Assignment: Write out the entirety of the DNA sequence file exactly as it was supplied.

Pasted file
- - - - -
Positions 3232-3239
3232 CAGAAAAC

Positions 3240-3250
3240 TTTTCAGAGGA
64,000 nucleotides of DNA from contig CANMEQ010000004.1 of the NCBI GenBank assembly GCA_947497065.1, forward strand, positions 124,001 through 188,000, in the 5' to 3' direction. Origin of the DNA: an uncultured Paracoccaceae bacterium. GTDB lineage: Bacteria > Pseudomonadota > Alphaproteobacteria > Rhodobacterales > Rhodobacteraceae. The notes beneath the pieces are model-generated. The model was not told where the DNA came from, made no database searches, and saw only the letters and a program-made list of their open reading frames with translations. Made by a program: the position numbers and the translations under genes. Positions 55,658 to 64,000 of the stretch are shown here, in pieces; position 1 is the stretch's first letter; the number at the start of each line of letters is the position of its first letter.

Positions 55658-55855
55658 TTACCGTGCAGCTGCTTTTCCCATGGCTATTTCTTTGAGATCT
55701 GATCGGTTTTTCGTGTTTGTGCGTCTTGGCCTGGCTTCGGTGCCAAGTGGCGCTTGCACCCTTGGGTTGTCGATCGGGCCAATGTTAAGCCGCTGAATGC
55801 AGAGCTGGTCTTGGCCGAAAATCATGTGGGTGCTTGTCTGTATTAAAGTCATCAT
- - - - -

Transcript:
Positions 3232-3239
3232 CAGAAAAC

Positions 3240-3250
3240 TTTTCAGAGGA
64,000 nucleotides of DNA from contig CANMEQ010000004.1 of the NCBI GenBank assembly GCA_947497065.1, forward strand, positions 124,001 through 188,000, in the 5' to 3' direction. Origin of the DNA: an uncultured Paracoccaceae bacterium. GTDB lineage: Bacteria > Pseudomonadota > Alphaproteobacteria > Rhodobacterales > Rhodobacteraceae. The notes beneath the pieces are model-generated. The model was not told where the DNA came from, made no database searches, and saw only the letters and a program-made list of their open reading frames with translations. Made by a program: the position numbers and the translations under genes. Positions 55,658 to 64,000 of the stretch are shown here, in pieces; position 1 is the stretch's first letter; the number at the start of each line of letters is the position of its first letter.

Positions 55658-55855
55658 TTACCGTGCAGCTGCTTTTCCCATGGCTATTTCTTTGAGATCT
55701 GATCGGTTTTTCGTGTTTGTGCGTCTTGGCCTGGCTTCGGTGCCAAGTGGCGCTTGCACCCTTGGGTTGTCGATCGGGCCAATGTTAAGCCGCTGAATGC
55801 AGAGCTGGTCTTGGCCGAAAATCATGTGGGTGCTTGTCTGTATTAAAGTCATCAT